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Categories: government and politics | holiday lets | tax

The government has made a move to close a tax loophole for owners of second homes.

Holiday let loophole

Housing secretary Michael Gove says under new rules, second homes that are declared as holiday lets must be rented out for a minimum of 70 days a year.

If they are not, they won’t qualify for business rates and will be subject to a higher council tax.

The move is in an effort to stop owners of second homes in England from avoiding paying council tax by declaring an intention to let the property out to holidaymakers and leaving the property vacant.

This rule would come into force from April 2023, where homeowners must prove that their properties are let for the 70 day period each year.

To qualify for business rate tax, holiday let owners will be required to provide evidence, including advertisements for the property, letting details and receipts.

They will also have to show that their properties were available to be rented out for at least 140 days a year.

Gove said:

“The government backs small businesses, including responsible short-term letting, which attracts tourists and brings significant investment to local communities.

“However, we will not stand by and allow people in privileged positions to abuse the system by unfairly claiming tax relief and leaving local people counting the cost.

“The action we are taking will create a fairer system, ensuring that second homeowners are contributing their share to the local services they benefit from.”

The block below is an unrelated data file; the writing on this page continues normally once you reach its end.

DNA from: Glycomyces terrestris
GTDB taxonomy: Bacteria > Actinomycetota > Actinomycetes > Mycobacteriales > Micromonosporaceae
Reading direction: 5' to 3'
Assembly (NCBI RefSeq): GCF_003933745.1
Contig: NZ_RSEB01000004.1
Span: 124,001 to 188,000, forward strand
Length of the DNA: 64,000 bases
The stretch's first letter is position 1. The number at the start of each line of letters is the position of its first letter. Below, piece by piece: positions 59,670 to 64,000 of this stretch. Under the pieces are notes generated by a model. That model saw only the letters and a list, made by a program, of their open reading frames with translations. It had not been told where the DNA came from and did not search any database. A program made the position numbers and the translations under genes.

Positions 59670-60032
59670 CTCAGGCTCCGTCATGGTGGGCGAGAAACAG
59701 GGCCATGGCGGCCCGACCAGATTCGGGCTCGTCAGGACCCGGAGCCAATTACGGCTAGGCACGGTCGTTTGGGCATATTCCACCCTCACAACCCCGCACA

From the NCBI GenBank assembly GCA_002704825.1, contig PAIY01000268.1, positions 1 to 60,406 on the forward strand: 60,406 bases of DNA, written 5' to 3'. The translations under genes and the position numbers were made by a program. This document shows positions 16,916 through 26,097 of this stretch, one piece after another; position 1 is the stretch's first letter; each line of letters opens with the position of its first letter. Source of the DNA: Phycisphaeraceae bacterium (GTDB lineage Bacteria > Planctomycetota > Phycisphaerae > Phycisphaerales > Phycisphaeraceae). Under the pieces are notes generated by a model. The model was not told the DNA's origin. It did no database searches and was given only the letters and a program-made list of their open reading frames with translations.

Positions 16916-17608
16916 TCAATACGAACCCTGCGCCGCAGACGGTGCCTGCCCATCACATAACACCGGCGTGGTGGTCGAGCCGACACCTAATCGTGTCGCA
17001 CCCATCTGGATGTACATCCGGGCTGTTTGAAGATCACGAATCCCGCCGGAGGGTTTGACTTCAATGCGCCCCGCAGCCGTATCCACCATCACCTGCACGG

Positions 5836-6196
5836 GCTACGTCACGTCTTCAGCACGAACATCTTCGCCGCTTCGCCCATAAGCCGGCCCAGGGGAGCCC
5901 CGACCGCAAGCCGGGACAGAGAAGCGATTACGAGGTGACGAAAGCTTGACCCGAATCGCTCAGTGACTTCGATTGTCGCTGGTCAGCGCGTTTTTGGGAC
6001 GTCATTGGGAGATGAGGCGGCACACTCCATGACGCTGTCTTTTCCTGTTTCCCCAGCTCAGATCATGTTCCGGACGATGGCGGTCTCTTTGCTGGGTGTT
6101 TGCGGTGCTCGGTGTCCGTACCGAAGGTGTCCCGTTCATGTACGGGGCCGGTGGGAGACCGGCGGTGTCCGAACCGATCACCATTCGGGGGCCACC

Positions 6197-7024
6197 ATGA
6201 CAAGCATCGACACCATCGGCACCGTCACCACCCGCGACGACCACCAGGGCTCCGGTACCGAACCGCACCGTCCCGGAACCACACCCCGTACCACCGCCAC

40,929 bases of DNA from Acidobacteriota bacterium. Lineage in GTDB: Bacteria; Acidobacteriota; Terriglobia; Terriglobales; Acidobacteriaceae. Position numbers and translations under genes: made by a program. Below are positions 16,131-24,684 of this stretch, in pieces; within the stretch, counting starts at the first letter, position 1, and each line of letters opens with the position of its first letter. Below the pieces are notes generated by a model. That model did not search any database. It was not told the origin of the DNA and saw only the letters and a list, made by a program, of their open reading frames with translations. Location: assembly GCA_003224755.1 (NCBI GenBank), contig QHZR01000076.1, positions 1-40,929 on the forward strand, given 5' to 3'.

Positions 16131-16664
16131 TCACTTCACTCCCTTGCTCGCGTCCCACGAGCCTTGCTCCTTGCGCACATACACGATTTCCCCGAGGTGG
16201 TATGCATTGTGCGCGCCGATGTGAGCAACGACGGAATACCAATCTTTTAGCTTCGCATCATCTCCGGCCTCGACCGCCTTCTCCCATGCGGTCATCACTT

This move to close the tax loophole comes from growing pressure from local groups in popular holiday destinations.

Areas such as Cornwall, Devon, the Lake District, Suffolk, West Sussex and the Isles of Scilly are reporting that local people are unable to afford homes due to property price increases.

The government hopes the move will target second homeowners who “avoid paying their fair share towards local services”.

Kurt Jansen, director of the Tourism Alliance commented on how the move, whilst needed to assist locals, won’t affect genuine holiday let businesses:

“It is [recognized] that tourism is the lifeblood of many small towns and villages, maintaining the viability of local shops, pubs and attractions.

“The move will protect genuine small holiday letting businesses across the country and support local economies by encouraging tourism and by ensuring second homeowners pay a fair contribution towards public services.”

Paul Ankers, head of Vantage Accounting had the following reassuring message for holiday let landlords:

“Whilst the rule change here will mean some who let their property as a holiday let will be worse off, those owning properties for residential lettings will be unaffected. Those operating as a business (i.e. B&Bs) will hopefully see this as a positive move as it will narrow the cost gap between them and the occasional holiday let homes.

“It is common for the government to announce rule changes, and as many clients have told me over the years, it’s important to have a trusted accountant on board who knows the latest rules so that you can be sure you are both compliant and tax efficient.”

This information is intended to inform, Commercial Trust Ltd. is unable to give tax advice. Speak to a tax advisor before making any decisions.